tv Varney Company FOX Business March 7, 2019 9:00am-12:00pm EST
eastern, as we identify where the jobs are expecting 180,000 jobs in month of february, when we get that report tomorrow unemployment rate lower 3.9%, see you tomorrow seize the stuart: good morning, america. total disarray among democrats and again agree on how to condemn anti-semitism. there was a vote to vote today but it has been postponed. they can't agree on the wording and speaker pelosi reportedly walked out of the meeting. she's lost control of the radical left. my opinion, if you can't forcibly condemn the scourge of anti-semitism you should not be in congress. furthermore, there is a crisis on the border and the chaos within the democratic party stands in the way of dealing with it. we all get hurt from this. moving on, it's been a tough week for stocks and the rally of
2019 is installed and when we opened today the dow may move lower but back to around 25,600 and that's a long way from the record high which i foolishly predicted we would hit last week. big jobs report comes out tomorrow and that will be a factor throughout the day today. alex québec, long-term host of jeopardy, has been diagnosed with stage iv pancreatic cancer. grim diagnosis but he will fight it and he says keep the faith and we will win. with you sir, all the way. party company is about to begin. >> jim, you got to start doing it over here. you really put a big investment in our country and we appreciate it. [laughter] stuart: the president flooded
tim cook's name at the white house can you imagine a social media had a total feel dale with that. >> and they did. stuart: let go from apple to facebook. mark zuckerberg, layout plans to make the social network more focused on privacy. tell me more. >> about time, right? let me start with this quote, he wrote a 3,000 word blog on how he envisioned a new world of privacy. he says this - bottom line is he's on the defensive and a move to create a more private messages that don't last long, encryption and so on. he's trying to answer his critics. >> people are worried of privacy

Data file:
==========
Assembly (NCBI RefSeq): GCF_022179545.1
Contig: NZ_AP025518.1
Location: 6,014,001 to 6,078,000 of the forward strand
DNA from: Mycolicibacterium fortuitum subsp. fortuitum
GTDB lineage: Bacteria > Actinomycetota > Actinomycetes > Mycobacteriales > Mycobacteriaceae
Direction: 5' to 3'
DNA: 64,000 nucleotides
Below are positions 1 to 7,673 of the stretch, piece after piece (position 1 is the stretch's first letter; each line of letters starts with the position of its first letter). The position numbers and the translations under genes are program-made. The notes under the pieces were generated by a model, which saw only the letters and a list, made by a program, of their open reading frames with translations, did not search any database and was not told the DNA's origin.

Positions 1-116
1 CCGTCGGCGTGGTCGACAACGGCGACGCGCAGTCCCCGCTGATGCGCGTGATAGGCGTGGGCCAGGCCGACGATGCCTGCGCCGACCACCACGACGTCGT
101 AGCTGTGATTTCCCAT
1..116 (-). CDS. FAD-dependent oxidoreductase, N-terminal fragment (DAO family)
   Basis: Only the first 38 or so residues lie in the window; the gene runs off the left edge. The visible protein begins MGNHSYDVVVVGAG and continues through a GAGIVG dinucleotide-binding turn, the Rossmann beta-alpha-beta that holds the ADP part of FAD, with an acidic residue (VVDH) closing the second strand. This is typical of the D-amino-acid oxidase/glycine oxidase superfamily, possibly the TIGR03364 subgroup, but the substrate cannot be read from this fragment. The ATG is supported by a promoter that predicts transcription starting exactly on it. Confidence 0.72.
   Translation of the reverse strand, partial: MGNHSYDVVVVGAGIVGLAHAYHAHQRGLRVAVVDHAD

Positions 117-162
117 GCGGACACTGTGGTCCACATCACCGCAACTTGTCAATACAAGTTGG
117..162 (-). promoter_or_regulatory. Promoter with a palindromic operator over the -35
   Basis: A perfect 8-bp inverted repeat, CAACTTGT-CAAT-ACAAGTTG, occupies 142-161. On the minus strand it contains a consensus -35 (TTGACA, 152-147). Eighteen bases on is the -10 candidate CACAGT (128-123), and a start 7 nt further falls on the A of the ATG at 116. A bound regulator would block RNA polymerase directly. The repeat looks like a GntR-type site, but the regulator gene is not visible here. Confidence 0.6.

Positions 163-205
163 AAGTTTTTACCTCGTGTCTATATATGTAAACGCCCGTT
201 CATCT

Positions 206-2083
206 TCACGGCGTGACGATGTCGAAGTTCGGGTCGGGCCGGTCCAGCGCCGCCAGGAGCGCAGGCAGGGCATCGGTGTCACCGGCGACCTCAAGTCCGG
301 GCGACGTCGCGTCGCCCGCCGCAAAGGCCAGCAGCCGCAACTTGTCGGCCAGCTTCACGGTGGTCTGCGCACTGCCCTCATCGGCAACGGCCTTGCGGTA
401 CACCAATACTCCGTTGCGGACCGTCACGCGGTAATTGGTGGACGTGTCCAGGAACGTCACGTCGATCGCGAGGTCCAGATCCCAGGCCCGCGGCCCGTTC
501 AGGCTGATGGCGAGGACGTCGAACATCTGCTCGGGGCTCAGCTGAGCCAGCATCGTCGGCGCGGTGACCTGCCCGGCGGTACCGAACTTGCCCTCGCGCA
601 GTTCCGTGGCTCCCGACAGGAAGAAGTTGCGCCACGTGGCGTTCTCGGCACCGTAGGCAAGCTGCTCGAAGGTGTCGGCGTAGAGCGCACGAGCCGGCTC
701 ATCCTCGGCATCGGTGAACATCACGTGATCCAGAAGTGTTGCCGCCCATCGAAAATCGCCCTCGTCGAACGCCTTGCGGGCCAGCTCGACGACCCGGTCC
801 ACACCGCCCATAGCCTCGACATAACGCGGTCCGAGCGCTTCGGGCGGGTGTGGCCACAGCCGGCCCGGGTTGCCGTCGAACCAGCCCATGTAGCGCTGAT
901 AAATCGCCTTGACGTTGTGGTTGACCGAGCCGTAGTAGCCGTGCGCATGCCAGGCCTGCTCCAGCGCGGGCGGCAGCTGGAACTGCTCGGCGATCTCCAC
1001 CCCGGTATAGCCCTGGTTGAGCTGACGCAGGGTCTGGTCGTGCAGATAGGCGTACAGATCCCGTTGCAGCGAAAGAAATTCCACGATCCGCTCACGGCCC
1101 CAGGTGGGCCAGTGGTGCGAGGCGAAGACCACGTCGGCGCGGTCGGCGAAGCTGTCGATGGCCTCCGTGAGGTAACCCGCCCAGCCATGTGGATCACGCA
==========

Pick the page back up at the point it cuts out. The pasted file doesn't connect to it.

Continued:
because of facebook. he strict mind our data for the number of years that this is a way to get more money in e-commerce. stuart: this is a financial program and we want to look at stock price will bring out marketwatch rebecca who is in new york. will this help the stock or hurt this document. >> we covered a lot from last year with cambridge analytics and i think people are looking at facebook insane is becoming a lot more common i don't want this public information and i know the blog he said i don't want this information for permanency and he talks about permanency over and over like data will hunt them down the road so i don't know but we have to wait and see but i think they are trying. stuart: you are right. he's trying to reverse the negative public image which facebook has acquired but what he's got to avoid is any change in his business model which
would hurt his profits. >> they are selling your data so they can sell to advertisers. that's how they make money. >> seems like an add-on. stuart: is not a new social network he's proposing, is it? , one. [inaudible conversations] >> bottom line, he's already facing regulation all around the world that could hurt business model. stuart: rebecca, you are a marketwatch or. [laughter] looks like the rally of 2019 is stalled. why? and when will it stop stalling? >> fourth day in a row. i think were looking at people and investors taking profits the best in rehab every week that's in 1991 so they're saying it's time to look at it. we have no or lull in the us china trade negotiations so we just see people are saying
what's really happening here in use today the ecb might give us a new program so people are . stuart: holder, ecb, european central bank. they thought it would stimulate it then walked it back and much lower growth in europe coming up. that's not helped us. >> no, so all of it . stuart: when we get out of the rut? >> we need that us china deal to go forward and then trump wants it. he thinks it will be a market boom. i think that will be huge. i hope you get this china deal. stuart: our viewers who are invested in the stock market should not selling right now or - >> stuart, putting me on the spot back long-term, this is a bumpy ride. i love the underline that were looking at a bumpy ride. 10 years on saturday, march 9, 10 years on saturday for ten years to the low of the great